Former Teachers College, Columbia University President Arthur E. Levine is widely known as a critic of teacher education programs. So it may be an example of chutzpah—or potentially hubris—that under an initiative launched today, he’ll be helping create one from the ground up.
“Basically, the reason for doing it is that today’s programs, even the top programs, are outdated. They were built for different times,” said Mr. Levine, the president of the Woodrow Wilson National Fellowship Foundation, which kicked off the $30 million initiative in partnership with the Massachusetts Institute of Technology on June 16.
The project, which will focus on preparing teachers in mathematics and science, has ambitious plans to experiment with some of the most high-profile—and controversial—ideas in higher education delivery, including digital learning, competency-based education, and simulations.
As envisioned, the Woodrow Wilson Academy for Teaching and Learning will dispense with credit hours and seat-time requirements. Candidates will progress through the program at their own pace as they master a set of teaching competencies.
The academy will also encompass a research component designed to study variables affecting preparation quality, such as candidate selection, curricula, and lesson sequencing.
Mr. Levine released a series of. His subsequent work at the Wilson Foundation in Princeton, N.J., has centered on improving existing teaching programs at some 28 colleges across five states.
Rather than tinkering with existing programs, however, the new effort will begin from scratch. Each candidate will be given a customized plan of study, much of it to be delivered through digital-learning modules.
The candidates will progress through the program at their own pace, while completing required student-teaching assignments. Candidates’ specific academic plans will be adjusted based on regular assessments by a corps of master teachers.
The teaching competencies will be developed by instructional-practice expert Charlotte Danielson and adapted by MIT researchers to specific math and science disciplines. The university also will help develop and pilot the curriculum and simulations to help the candidates practice their skills.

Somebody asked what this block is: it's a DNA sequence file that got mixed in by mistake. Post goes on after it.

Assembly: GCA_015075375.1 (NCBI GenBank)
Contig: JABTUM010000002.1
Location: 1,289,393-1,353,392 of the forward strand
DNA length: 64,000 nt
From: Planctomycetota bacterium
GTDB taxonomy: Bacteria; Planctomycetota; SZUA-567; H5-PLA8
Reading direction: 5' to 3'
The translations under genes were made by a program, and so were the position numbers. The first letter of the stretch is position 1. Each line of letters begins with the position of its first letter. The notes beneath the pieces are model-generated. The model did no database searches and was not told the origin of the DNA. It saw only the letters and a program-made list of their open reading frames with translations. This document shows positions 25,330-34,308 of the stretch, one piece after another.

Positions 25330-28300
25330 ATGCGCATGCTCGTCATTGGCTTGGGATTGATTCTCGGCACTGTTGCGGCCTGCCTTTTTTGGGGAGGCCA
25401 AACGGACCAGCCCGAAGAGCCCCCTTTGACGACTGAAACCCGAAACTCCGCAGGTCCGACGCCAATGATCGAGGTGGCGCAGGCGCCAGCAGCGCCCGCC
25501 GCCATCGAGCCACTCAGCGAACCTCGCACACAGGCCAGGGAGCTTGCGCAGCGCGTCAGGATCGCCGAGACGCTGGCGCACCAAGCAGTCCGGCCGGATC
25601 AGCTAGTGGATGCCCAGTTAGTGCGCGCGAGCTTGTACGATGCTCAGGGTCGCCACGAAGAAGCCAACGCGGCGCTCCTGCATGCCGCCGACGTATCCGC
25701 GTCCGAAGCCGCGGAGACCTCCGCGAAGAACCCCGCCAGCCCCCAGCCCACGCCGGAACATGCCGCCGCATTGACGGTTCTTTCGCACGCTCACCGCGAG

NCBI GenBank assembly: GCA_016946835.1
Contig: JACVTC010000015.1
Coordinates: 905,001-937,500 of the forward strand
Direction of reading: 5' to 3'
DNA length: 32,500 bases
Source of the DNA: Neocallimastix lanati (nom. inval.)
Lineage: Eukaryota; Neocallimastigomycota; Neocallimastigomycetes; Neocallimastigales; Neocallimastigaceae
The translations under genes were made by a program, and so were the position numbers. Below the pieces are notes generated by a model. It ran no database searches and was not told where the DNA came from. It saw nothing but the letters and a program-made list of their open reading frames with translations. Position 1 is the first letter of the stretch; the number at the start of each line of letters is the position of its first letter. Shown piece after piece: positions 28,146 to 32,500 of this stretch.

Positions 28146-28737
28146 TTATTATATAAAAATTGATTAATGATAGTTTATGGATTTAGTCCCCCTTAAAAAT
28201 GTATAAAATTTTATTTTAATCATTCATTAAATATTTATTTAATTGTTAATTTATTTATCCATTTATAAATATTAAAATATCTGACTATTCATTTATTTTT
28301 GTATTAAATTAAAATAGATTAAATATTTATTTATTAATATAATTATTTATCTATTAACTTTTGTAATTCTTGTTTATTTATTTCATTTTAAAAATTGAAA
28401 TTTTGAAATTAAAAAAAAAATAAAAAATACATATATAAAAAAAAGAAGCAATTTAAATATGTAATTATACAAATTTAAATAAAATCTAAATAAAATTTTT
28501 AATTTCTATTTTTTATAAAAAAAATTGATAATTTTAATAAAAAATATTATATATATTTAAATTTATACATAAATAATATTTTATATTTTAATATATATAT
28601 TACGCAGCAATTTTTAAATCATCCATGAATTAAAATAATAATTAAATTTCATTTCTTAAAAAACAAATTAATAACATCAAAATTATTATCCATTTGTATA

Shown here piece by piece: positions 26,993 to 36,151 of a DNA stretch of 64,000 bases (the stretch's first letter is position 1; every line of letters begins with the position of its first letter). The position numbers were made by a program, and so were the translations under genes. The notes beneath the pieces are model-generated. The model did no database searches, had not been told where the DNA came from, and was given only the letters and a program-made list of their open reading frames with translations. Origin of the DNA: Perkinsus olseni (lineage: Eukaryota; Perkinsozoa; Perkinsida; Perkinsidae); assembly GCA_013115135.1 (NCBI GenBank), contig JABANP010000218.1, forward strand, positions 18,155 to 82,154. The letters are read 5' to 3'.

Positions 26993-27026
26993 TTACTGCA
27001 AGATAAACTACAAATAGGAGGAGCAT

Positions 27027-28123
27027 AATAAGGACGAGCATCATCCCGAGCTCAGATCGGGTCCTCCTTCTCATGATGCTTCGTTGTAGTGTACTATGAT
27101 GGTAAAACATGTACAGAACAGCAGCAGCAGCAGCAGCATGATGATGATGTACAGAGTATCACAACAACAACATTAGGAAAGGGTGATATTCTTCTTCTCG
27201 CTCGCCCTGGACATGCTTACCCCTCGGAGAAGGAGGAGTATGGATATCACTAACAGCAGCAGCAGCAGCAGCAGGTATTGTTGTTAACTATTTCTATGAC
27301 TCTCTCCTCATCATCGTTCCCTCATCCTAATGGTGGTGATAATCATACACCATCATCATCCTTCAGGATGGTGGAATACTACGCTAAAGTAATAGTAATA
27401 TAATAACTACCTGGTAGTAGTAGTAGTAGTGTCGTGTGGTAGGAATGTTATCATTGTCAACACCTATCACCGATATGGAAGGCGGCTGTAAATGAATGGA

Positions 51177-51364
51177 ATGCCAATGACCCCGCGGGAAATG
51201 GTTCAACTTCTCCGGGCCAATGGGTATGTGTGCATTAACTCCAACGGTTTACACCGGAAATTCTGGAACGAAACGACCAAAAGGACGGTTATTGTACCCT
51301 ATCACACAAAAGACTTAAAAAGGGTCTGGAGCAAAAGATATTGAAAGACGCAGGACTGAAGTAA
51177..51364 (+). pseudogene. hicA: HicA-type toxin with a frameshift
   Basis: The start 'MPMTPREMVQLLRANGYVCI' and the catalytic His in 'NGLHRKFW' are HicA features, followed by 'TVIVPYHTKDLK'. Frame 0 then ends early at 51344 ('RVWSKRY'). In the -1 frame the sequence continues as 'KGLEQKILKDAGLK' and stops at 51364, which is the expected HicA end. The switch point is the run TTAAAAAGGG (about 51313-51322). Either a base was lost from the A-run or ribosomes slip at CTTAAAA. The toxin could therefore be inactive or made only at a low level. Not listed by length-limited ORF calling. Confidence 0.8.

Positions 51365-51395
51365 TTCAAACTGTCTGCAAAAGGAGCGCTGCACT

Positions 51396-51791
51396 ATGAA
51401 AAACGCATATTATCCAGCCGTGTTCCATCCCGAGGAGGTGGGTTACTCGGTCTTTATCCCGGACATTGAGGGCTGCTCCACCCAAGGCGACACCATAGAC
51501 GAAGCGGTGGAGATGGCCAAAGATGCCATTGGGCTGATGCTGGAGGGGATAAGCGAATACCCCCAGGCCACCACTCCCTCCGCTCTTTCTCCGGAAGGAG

MIT currently has a small teacher-preparation program of its own that prepares about a dozen teachers a year. But the new partnership offers the university the opportunity to work with far more candidates and craft a strong model for teacher development, said Eric Klopfer, an education professor at MIT and a lead researcher on math and science learning systems for the university.
The academy will launch in 2017-18, and after its shakeout year will cost approximately $15,000 for a candidate who completes it within a year. Once the program is approved by Massachusetts, graduates would earn a master’s degree through the foundation.
In addition to preparing teachers, the initiative will double as a laboratory for conducting research on teacher preparation, helping to add to the field’s fragmentary research base.
Mr. Levine pointed to the opportunity to experiment as the most appealing benefit of starting with a fresh slate.
“We don’t have to fix something; we have the opportunity to build something that doesn’t exist yet,” he said.
That will also mean both successes and misfires as the program matures, the officials said, one reason why the first cohort of teachers won’t owe tuition.
“I think the challenge will be working with these models that don’t have a lot of background or history,” Mr. Klopfer said. “How closely will we be able to hold to them? If someone’s almost all the way finished with the program, but not quite, do we push them along? How do we mediate this mix of hybrid and face-to-face learning?”
The Wilson Foundation-MIT effort comes during a period of experimentation in teacher preparation.
Charter school management organizations have begun a variety of; some, like the Relay Graduate School of Education, in New York City, have been permitted to grant their own degrees.
With respect to research, teacher-educators atat the University of Michigan are studying and isolating beginning teacher competencies. And, also has plans to define core teaching practices.
“It’s exciting to see new entrants in this space, particularly one led by someone who sees the need to prepare teachers to make use of technology and data to foster student learning,” said Ben Riley, the founder of that Austin, Texas-based group, Deans for Impact.
The academy’s early financial supporters include the Seattle-based Bill & Melinda Gates Foundation; the Carnegie Corporation of New York; the Simons Foundation, a New York City-based philanthropy that supports math and science research; and the Amgen Foundation, a corporate philanthropy located in Thousand Oaks, Calif. (Gates and Carnegie provide support coverage of academic standards and innovation, respectively, in Education Week.)